Raymond N. DuBois (Ray), MD, PhD, joined The Mark Foundation for Cancer Research as Executive Chairman of the Board in February 2022, leading the board of directors as well as taking on an executive leadership role at the Foundation. He is also Director of MUSC Hollings Cancer Center, an NCI-designated cancer center, and a Distinguished University Professor.
Before joining The Mark Foundation, Ray held a dual role as Dean of the College of Medicine at the Medical University of South Carolina in Charleston (MUSC) and Director of MUSC Hollings Cancer Center. Previously, Ray served as Executive Director of the Biodesign Institute in Arizona (ASU) with a joint appointment as Professor of Medicine in the Mayo College of Medicine, Arizona. From 2007 to 2012, he served as the Founding Provost and Executive Vice President at the University of Texas MD Anderson Cancer Center. During his tenure at Vanderbilt University Medical Center (1991-2007), Ray was Director of a Clinical Division and Director of the Vanderbilt-Ingram Cancer Center. In 2015 he was selected as an honorary member of the Tinsley Harrison Medical Society at Vanderbilt University.
Ray is an internationally renowned expert known for his work elucidating the role of inflammation and inflammatory mediators in the progression of colon cancer and other gastrointestinal malignancies. His work and other studies led to a better understanding of the molecular basis for anti-inflammatory agents, like aspirin, in reducing cancer risk. His research also led to clinical trials, showing how drugs that inhibit this pathway could prevent or intercept the process of cancer development.
Ray is a member of the National Academy of Medicine and a Fellow of the American Association for the Advancement of Science (AAAS), the Academy of the American Association for Cancer Research (AACR), the American Gastroenterology Association (AGA), and the Royal College of Physicians (London). In 2019, he received the AACR Margaret Foti Award for Leadership and Extraordinary Achievements in Cancer Research.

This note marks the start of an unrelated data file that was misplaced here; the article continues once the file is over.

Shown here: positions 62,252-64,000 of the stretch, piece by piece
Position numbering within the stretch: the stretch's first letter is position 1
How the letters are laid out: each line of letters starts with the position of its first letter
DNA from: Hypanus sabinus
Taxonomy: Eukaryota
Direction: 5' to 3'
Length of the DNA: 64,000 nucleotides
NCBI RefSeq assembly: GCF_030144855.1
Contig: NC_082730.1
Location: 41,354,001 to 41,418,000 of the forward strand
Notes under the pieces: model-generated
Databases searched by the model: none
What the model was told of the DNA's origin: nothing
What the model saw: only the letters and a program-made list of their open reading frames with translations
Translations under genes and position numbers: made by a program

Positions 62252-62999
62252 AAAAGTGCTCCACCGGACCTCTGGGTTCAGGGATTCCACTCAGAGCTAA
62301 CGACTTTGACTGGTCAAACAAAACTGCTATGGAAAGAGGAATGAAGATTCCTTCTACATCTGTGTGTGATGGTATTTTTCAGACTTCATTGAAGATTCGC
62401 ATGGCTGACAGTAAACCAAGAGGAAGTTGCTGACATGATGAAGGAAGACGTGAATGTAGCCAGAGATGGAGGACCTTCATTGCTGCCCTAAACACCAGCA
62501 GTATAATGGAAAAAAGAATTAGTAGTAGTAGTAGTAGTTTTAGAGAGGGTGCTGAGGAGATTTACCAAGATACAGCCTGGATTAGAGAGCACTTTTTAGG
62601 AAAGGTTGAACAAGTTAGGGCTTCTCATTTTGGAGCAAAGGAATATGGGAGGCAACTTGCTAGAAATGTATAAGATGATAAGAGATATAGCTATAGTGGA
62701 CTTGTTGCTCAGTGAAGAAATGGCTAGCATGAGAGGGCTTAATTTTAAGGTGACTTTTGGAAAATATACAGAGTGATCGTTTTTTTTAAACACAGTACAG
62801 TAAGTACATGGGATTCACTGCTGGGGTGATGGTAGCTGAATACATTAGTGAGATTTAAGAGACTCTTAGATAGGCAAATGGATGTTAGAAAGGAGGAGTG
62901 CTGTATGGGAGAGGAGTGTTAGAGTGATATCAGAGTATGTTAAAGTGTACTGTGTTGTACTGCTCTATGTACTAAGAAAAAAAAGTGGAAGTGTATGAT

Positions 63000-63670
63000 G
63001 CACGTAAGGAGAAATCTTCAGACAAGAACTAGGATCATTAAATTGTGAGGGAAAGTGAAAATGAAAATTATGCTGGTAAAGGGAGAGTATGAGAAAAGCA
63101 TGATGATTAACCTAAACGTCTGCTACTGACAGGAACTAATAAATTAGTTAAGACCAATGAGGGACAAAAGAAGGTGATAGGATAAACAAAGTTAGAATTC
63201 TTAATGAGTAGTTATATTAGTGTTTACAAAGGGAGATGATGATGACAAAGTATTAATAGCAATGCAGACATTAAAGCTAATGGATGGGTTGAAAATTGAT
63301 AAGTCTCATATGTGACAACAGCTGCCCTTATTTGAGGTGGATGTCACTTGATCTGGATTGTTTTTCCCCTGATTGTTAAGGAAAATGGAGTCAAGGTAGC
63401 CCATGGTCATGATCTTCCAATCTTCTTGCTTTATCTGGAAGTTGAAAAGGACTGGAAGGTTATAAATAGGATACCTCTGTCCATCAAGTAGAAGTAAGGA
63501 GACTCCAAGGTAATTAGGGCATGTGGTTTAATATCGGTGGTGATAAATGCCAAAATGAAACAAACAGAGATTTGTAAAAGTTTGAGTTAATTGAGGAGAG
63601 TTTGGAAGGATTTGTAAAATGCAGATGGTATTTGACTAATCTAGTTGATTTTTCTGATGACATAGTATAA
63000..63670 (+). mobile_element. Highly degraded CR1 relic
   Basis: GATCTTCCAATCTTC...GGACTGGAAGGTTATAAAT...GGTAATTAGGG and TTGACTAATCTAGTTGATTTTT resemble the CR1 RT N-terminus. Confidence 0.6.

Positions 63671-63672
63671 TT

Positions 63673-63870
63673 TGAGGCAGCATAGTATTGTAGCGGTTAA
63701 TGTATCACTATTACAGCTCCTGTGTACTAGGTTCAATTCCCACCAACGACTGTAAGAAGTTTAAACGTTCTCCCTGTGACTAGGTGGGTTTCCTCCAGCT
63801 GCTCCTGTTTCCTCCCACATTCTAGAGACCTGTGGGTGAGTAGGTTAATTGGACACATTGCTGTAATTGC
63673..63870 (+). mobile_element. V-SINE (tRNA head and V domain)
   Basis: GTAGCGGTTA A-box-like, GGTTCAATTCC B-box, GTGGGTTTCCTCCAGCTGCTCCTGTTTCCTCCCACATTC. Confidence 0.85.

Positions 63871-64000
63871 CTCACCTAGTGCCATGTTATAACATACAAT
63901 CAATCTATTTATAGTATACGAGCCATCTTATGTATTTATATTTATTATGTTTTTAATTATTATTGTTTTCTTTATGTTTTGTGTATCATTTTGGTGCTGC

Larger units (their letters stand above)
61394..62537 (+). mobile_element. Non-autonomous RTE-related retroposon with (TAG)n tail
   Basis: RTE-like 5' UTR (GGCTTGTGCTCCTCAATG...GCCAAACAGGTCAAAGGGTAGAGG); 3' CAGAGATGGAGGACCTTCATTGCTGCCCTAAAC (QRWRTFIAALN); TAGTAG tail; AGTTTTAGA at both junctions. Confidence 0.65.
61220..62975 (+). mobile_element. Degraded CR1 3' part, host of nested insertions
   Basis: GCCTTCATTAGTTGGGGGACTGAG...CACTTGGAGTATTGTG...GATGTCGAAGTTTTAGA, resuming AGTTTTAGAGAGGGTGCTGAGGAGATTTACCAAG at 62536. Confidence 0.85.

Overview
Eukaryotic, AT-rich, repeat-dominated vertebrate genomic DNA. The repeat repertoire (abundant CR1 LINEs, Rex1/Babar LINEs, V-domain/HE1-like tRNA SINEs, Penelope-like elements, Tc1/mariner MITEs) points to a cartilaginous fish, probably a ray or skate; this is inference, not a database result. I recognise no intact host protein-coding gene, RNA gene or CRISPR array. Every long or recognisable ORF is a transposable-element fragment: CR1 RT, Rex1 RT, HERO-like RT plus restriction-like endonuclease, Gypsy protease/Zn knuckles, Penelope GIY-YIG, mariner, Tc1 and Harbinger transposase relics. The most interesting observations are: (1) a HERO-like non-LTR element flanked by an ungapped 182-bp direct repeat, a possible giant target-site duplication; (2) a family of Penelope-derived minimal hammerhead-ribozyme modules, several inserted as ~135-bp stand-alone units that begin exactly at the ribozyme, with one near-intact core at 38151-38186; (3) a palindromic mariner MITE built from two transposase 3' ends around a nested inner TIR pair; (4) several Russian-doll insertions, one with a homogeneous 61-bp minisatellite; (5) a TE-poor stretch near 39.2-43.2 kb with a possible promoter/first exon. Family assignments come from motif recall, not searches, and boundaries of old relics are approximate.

Other significant awards for his cancer research include the Richard and Hinda Rosenthal Research Award, the Dorothy P. Landon-AACR Cancer Prize, and the Anthony Dipple Carcinogenesis Award from Oxford University Press. He is also a past president of the AACR, the Southern Society for Clinical Investigation, and the International Society for Gastrointestinal Cancer. In 2018, he was named to the steering committee for the AACR Academy and selected as a Vice-Chair for the Stand Up to Cancer (SU2C) Scientific Advisory Board. He is also an elected member of the American Clinical and Climatological Association, the Association of American Physicians, and the American Society for Clinical Investigation. In addition, Ray continues to serve as editor-in-chief for Cancer Prevention Research, published by AACR. He also served as Chair of the Board of Scientific Counselors (Clinical & Epidemiologic Studies) for the National Cancer Institute in Bethesda, MD, and currently Chairs the scientific board for the German National Cancer Institute (DKFZ) in Heidelberg, as well as the advisory board for the German National Center for Tumor Diseases (NCT). He also served as a member of the Frederick National Laboratory Advisory Committee (2019-2021) in Frederick, MD.
As a physician-scientist, he has published over 160 peer-reviewed research articles, more than 60 review articles, 25 book chapters, and three books. In addition, his work has been cited more than 60,000 times with an H-index of 111, according to Google Scholar. He is also a co-inventor of a method to identify and target cellular genes needed for viral growth and cellular genes that function as tumor suppressors in mammals. Ray earned a bachelor’s degree (Biochemistry w/honors) from Texas A&M University (College Station) and a Ph.D. (Biochemistry) from The University of Texas Southwestern Medical Center (Dallas). He obtained a medical degree from The University of Texas School of Medicine (San Antonio), followed by an Osler Medicine internship/residency and a gastroenterology fellowship at the Johns Hopkins Hospital in Baltimore. While at Hopkins, he studied under Nobel Laureate Daniel Nathans as a Howard Hughes Research Associate. In 2007 he was honored by Johns Hopkins University by being inducted into the Johns Hopkins University Society of Scholars.